You know what you’re getting with Billy Bragg. Left-leaning political polemic, angry rants about social injustice, aggrieved defiance.
Even the title of his first studio set in five years suggests the strife within. At the age of 56, Barking Billy is still fighting tooth and nail...
All of which just goes to show how wrong you can be, how you shouldn’t judge a book by its cover or succumb to stereotype.
Because Tooth And Nail is musically mellow, a laidback album which largely steers clear of headline politics, instead visiting the small but important decisions we all make.
Rather than manning the barricades Les Misérables style, Bragg goes back to basics, charting love, loss, relationships and regret, all set in sepia Americana sympathetically produced by Grammy winner Joe Henry.
Recorded in just five days, and with a stellar line-up including Greg Leisz (Bon Iver), Patrick Warren (Lana Del Rey), Jay Bellerose (Regina Spektor) and David Piltch (Ramblin’ Jack Eliot), it’s an ear-opening revelation.
Because Bragg has rarely sung better, and the gently reflective songs are country confessional rather than the stuff of rock and roll rebellion.
Handyman’s Blues, a wry smile of a song, is an acoustic blues listing his domestic failings, the inability to change a fuse or put up shelves – a plea for understanding.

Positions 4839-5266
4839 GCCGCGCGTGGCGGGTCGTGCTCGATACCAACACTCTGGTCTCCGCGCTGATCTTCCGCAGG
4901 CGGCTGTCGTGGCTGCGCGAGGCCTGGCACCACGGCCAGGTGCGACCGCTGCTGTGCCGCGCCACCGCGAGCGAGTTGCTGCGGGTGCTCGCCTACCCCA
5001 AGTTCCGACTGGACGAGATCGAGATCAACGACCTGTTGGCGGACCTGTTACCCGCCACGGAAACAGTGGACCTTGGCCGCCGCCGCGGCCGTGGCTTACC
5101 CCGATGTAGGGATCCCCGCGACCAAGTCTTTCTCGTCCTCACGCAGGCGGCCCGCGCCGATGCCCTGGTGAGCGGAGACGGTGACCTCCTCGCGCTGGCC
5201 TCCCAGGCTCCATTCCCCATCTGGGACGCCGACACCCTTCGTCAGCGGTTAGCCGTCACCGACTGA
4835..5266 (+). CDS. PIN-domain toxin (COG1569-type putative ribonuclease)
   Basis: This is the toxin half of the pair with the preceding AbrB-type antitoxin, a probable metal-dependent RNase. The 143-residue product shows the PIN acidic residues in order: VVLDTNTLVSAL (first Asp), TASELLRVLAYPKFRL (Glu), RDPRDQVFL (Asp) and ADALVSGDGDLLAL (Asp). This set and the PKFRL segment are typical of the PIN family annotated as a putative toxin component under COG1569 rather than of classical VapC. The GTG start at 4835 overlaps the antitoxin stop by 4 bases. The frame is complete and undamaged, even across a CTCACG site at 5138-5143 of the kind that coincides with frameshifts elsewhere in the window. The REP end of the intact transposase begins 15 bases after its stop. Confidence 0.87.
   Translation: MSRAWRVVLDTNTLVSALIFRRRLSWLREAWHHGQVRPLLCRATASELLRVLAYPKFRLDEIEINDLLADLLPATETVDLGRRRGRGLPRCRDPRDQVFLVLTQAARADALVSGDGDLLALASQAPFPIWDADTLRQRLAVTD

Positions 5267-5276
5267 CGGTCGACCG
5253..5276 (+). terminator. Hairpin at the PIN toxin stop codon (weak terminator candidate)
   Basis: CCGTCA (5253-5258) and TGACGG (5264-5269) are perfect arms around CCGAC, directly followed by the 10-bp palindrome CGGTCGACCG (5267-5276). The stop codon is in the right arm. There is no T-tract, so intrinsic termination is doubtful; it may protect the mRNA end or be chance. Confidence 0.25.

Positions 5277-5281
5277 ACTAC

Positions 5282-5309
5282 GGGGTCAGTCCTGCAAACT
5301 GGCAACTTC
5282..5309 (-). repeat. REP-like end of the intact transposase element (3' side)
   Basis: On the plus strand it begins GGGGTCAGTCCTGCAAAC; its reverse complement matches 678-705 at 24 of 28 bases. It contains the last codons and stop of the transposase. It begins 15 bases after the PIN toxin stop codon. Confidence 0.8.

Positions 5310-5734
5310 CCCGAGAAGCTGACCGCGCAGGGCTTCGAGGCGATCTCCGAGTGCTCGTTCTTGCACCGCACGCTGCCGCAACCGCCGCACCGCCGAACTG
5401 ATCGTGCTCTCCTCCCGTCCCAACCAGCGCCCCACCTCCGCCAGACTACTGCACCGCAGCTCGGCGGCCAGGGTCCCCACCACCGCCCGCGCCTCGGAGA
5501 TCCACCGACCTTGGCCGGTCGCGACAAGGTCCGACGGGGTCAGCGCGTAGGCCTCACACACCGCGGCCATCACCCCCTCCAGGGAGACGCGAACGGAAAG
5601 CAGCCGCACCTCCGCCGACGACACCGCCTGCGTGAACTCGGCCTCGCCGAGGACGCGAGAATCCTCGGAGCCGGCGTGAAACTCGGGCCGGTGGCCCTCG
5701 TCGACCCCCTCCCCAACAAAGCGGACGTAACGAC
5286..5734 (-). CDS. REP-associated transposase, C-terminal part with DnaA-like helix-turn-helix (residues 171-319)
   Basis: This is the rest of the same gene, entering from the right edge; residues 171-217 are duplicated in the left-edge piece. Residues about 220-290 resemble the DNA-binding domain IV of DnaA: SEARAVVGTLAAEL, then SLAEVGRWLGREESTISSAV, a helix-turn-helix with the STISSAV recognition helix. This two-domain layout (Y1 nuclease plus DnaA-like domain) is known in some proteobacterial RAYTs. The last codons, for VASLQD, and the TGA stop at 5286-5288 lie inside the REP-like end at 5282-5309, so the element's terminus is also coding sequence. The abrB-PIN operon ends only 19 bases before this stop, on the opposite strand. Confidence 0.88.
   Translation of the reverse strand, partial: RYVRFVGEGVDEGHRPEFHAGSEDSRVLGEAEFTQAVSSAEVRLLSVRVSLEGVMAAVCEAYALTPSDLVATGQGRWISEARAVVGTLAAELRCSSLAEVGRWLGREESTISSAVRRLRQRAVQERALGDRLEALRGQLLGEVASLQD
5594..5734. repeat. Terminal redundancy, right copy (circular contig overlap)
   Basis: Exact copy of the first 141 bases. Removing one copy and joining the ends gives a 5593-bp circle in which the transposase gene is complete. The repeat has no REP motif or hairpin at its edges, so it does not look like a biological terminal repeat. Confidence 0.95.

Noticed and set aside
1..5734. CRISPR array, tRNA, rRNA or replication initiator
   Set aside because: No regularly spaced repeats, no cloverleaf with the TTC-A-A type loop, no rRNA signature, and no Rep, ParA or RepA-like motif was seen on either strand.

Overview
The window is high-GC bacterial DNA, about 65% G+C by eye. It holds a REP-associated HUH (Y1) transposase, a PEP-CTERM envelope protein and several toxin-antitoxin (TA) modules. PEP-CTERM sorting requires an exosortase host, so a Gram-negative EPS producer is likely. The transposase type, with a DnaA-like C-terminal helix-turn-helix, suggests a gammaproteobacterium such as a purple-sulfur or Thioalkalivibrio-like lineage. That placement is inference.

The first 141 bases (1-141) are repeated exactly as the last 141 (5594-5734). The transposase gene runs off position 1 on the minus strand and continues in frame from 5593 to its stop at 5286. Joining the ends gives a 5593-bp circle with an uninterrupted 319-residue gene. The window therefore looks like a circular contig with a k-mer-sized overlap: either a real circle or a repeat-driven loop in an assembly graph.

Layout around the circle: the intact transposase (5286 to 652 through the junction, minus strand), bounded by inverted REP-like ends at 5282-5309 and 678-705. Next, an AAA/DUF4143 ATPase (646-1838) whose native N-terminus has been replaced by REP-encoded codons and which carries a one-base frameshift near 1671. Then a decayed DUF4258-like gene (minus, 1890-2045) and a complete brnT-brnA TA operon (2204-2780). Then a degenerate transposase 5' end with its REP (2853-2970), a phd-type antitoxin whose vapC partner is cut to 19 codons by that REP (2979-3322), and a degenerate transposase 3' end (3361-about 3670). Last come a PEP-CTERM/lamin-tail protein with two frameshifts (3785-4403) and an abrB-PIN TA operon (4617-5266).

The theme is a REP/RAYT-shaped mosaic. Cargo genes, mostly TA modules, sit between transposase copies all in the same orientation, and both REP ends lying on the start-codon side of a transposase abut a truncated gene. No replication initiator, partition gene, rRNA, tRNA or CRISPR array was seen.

Swallow My Pride, with gorgeous guitar from Leisz, is as soulful as anything Otis Redding ever did, without all the fuss. Chasing Rainbows, on the other hand, is unashamedly country with pedal steel swoon.
Album closer Tomorrow’s Going To Be A Better Day is, on the surface, the most optimistic Bragg has been in years, light at the end of the tunnel.
But it’s two other tracks that lie at the heart of the matter. The first is a cover of Woody Guthrie’s I Ain’t Got No Home, a Depression era lament which remains relevant today.
The second is There Will Be A Reckoning, a Steve Earle-styled rocker in which there’s a flash of that trademark anger as he addresses the plight of the 21st century working man.
Yet even here there’s a measure of hope, albeit an elusive quarry, as he lambasts peddlers of hate and politicians in the same breath.
Billy Bragg plays an intimate gig at the Royal Shakespeare Theatre in Stratford-upon-Avon on June 2. It won’t be much ado about nothing.